Academic journal article Social Development Issues

Lost in Translation-Reflections on Developmental Social Welfare Services in an Integrating Community

Academic journal article Social Development Issues

Lost in Translation-Reflections on Developmental Social Welfare Services in an Integrating Community

Article excerpt

Introduction

In the early to mid 2000s, a few researchers attempted to understand the living situations of selected poor white communities in South Africa, specifically in Gauteng and the Free Sate. A common conclusion was that poor white recipients of social welfare services in South Africa were informed by their history, race, and ethnicity (Matjeke, 2001; Naidoo, 2011; Peens & Dubbeld, 2013; Pharoah, 2008; Scheurmans & Visser, 2005). This observation intersected with and confirmed that social welfare service delivery throughout most of the twentieth century was based upon racial lines: whites received the lion's share and everyone else received the bare minimum if anything at all (Patel, 2015).

During the early 1980s, progressive welfare services and developmental programs were conceived by grassroots organizations. This resulted in a report called Uprooting Poverty: The South African Challenge (Wilson & Mamphela, 1989), which revealed and documented the full truth about poverty, inequality, and underdevelopment in South Africa and all related manifestations within the South African context. This report led to a more community-based, participatory, and peoplecentered approach to social welfare service delivery in South Africa and was the tipping point for fundamental changes in thinking about and delivery of social welfare services to alleviate poverty (Gray, 2006; Patel, 2015).

The White Paper for Social Welfare (Department of Welfare, 199 7) that restructured South Africa's social welfare system is securely rooted in a rights-based approach to social welfare service delivery. Despite these changes, poverty and socioeconomic inequality are enduring phenomena and the two largest challenges in the South African society. Poverty and inequality go hand in hand and leave members of society vulnerable and open to exploitation. This is an ongoing problem because South Africa continues to be rated as one of the most unequal societies worldwide (World Bank, 2014).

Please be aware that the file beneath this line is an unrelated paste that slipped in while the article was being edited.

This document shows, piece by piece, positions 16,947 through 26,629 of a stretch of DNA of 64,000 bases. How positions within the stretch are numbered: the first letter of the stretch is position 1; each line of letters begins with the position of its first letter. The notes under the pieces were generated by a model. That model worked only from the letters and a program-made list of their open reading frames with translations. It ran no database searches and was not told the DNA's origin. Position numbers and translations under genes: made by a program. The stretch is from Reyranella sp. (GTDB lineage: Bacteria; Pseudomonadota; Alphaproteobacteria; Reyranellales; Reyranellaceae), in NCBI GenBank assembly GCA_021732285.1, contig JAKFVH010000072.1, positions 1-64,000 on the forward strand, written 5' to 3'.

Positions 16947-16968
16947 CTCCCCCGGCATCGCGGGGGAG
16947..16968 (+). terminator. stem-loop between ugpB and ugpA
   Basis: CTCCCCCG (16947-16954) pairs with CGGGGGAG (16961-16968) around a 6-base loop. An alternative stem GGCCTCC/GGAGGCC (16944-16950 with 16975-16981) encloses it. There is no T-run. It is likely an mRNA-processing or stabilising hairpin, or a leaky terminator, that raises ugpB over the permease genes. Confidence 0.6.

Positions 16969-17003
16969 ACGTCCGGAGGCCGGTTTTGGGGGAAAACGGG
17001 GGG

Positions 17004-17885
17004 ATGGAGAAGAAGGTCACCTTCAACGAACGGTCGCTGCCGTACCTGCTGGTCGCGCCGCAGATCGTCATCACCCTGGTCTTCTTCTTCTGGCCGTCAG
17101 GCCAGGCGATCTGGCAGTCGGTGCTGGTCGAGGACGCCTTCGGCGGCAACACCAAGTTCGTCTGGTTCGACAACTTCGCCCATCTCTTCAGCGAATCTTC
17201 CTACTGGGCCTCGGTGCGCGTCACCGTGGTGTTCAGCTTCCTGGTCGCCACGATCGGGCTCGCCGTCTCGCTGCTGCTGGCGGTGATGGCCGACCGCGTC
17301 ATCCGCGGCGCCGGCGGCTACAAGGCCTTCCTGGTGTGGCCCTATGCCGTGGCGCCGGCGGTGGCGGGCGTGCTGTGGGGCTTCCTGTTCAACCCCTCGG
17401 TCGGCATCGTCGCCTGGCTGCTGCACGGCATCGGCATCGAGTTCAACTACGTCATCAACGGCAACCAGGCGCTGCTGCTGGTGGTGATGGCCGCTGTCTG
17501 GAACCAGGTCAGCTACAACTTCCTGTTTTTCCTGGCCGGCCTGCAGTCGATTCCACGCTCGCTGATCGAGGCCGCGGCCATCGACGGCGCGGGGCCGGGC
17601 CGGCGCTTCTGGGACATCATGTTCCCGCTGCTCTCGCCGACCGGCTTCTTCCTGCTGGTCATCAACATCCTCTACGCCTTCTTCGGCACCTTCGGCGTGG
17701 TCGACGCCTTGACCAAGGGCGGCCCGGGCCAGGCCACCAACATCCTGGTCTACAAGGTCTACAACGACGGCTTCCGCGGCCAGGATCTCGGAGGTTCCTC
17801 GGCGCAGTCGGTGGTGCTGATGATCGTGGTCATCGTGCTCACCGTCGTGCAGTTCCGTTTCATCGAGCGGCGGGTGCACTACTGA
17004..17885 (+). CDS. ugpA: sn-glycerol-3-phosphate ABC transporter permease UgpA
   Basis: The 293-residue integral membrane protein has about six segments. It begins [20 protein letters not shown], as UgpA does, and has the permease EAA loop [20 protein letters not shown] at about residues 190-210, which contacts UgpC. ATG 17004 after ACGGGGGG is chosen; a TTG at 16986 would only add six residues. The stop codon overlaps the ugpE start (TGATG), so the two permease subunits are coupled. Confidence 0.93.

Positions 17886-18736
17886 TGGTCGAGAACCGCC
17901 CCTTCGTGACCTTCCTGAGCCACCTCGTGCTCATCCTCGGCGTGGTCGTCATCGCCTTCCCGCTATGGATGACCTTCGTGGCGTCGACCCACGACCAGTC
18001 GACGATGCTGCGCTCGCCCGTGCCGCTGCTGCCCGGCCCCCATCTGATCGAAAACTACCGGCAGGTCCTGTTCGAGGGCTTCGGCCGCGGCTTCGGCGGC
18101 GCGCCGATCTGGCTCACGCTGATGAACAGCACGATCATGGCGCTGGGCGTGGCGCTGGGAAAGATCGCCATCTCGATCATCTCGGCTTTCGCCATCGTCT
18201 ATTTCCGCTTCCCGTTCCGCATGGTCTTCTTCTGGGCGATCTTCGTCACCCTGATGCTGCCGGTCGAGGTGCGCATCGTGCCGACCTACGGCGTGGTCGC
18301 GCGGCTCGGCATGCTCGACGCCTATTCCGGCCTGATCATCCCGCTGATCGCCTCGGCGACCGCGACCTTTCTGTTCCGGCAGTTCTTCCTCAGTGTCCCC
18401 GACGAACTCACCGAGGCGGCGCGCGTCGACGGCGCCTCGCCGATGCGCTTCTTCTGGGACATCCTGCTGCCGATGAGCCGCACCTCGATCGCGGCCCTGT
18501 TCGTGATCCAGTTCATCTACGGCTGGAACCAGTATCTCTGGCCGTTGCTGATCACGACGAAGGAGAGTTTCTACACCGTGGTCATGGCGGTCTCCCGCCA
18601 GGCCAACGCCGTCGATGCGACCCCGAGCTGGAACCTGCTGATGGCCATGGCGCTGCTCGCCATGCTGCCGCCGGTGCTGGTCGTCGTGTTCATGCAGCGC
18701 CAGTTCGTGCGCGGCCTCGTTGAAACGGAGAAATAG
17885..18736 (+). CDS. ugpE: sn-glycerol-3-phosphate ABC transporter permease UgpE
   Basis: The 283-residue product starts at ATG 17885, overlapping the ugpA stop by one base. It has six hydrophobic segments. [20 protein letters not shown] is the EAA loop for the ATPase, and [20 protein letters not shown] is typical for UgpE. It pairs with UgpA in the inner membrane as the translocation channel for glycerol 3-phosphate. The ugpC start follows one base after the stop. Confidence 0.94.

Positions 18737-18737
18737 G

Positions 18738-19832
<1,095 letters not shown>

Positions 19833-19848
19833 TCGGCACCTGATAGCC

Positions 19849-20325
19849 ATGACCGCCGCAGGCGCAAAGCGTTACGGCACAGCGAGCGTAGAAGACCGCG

The removal of racial constraints has led to discourses at different levels within the South African context. The notion of reverse discrimination or reverse racism (Peens & Dubbeld, 2013) is prevalent in public discourse. Sentiment expressed by some portions of the white population allude to perceptions of exclusion and discrimination. In addition, there is limited research on the similarities, differences, or characteristics that can be ascribed to various racial groups who find themselves in the lower socioeconomic bracket.

This article will provide background on the evolution and transformation of social welfare from colonialism and apartheid to developmental social welfare in a democratic South Africa. Poverty and inequality within the South African context will be described, two discourses emanating from the removal of racial constraints will be debated, and reflections will be offered on developmental welfare services provided by a nonprofit organization in an integrating community.

Evolution and Transformation of Social Welfare in South Africa

During precolonial times in South Africa, community members took care of the social welfare needs of individuals and families in their communities. With the arrival of the Dutch settlers with their Calvinistic convictions about predestination during the mid-seventeenth century, behavior and attitudes of racial and social hegemony were evident. Once the British came into power in 1814, the traditional and colonial conduct of social welfare provision became conflictual and indigenous people were intimidated to force them to adhere to the world views of the colonialists. It can be argued that the abandonment of traditional practices started and laid the foundation for the discrimination and inequality that skewed the development and nature of social welfare policies and practices and distorted welfare service delivery in South Africa (Patel, 2005).

The discovery of minerals marked the start of industrialization in 1860. …

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